In this embodiment, each adaptive algorithm performs a minimized calculation, executes an adaptive control algorithmic method, and updates weightings of the adaptive algorithms. Multiplying input signals for the adaptive algorithms of the top first level with the updated weights generates outputs thereof. The outputs from the adaptive algorithms of the top first level are the inputs for the adaptive algorithms of the top second level. The outputs from the adaptive algorithms of the top second level is the real output of the filters. This design method can be applied to a multiple-level processing.
In this embodiment, the hierarchical adaptive equalizer is adapted for linear or non-linear adaptive equalizer algorithms, such as Least-Mean-Square (LMS) algorithm, Recursive-Least-Square (RLS) algorithm, constant modulus algorithm (CMA), Decision-Feedback-Equalizer-Least-Mean-Square (DFE-LMS) algorithm, Decision-Feedback-Equalizer-Recursive-Least-Square (DFE-RLS) algorithm, Decision-Feedback-Constant-Modulus algorithm (DFE-CMA), and a hybrid algorithm of two or more of the LMS, RLS, CMA, DFE-LMS, DFE-RLS, and DFE-CMA algorithms. The present invention, however, is not limited thereto.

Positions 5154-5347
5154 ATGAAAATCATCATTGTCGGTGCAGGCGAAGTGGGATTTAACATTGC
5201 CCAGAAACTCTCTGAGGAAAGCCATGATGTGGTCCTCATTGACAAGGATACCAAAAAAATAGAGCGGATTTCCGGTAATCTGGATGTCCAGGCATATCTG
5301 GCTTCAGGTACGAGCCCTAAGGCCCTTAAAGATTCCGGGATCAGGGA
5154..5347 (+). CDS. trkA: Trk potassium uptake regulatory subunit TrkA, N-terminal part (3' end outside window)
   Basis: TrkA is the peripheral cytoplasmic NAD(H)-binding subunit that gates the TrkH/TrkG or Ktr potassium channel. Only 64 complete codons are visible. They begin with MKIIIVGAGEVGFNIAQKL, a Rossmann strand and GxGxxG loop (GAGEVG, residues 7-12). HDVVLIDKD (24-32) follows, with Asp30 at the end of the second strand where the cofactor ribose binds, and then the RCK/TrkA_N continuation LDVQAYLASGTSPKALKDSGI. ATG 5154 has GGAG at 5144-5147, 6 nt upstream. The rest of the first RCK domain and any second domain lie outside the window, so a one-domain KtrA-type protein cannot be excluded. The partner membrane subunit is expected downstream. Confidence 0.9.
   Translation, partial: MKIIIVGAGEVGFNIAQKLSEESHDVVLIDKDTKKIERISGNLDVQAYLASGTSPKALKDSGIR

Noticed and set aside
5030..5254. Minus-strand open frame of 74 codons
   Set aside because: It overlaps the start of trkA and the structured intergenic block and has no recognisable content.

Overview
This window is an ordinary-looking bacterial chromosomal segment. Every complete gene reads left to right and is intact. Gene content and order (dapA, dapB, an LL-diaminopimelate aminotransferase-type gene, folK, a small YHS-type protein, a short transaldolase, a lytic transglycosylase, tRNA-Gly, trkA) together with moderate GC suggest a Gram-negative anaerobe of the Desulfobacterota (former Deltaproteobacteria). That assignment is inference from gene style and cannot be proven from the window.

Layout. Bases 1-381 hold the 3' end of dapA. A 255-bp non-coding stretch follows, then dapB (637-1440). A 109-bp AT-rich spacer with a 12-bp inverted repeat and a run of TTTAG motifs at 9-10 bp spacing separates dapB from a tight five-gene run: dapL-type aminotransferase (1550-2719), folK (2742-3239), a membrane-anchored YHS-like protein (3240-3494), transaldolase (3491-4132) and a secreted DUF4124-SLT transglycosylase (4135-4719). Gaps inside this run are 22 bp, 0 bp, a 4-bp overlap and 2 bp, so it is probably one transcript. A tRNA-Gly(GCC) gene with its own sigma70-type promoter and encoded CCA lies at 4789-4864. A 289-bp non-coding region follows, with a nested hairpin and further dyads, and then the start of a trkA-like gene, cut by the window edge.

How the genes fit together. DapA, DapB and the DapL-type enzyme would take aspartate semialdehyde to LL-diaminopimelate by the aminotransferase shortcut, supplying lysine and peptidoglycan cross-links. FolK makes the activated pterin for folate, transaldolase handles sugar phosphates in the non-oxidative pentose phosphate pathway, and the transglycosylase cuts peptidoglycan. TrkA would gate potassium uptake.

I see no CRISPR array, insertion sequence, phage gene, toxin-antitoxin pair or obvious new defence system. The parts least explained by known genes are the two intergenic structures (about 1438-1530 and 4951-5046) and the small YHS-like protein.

In order to describe the hierarchical structure of the present invention in detail, following are descriptions of two-level hierarchical adaptive equalizer and a three-level hierarchical adaptive equalizer. The real output of the equalizer is
wherein w_{1k} ^{α} represents the kth weighting of the bottom level adaptive algorithm, and r_{1k} ^{α} represents the kth input signal for the bottom level adaptive algorithm.
r _{11} ^{2} =w _{11} ^{1} r _{11} ^{1} +w _{12} ^{1} r _{12} ^{1} +w _{13} ^{1} r _{13} ^{1} +w _{14} ^{1} r _{14} ^{1} ; r _{12} ^{2} =w _{21} ^{1} r _{21} ^{1} +w _{22} ^{1} r _{22} ^{1} +w _{23} ^{1} r _{23} ^{1} +w _{24} ^{1} r _{24} ^{1}
r _{13} ^{2} =w _{31} ^{1} r _{31} ^{1} +w _{32} ^{1} r _{32} ^{1} +w _{33} ^{1} r _{33} ^{1} +w _{34} ^{1} r _{34} ^{1} ; r _{14} ^{2} =w _{41} ^{1} r _{41} ^{1} +w _{42} ^{1} r _{42} ^{1} +w _{43} ^{1} r _{43} ^{1} +w _{44} ^{1} r _{44} ^{1}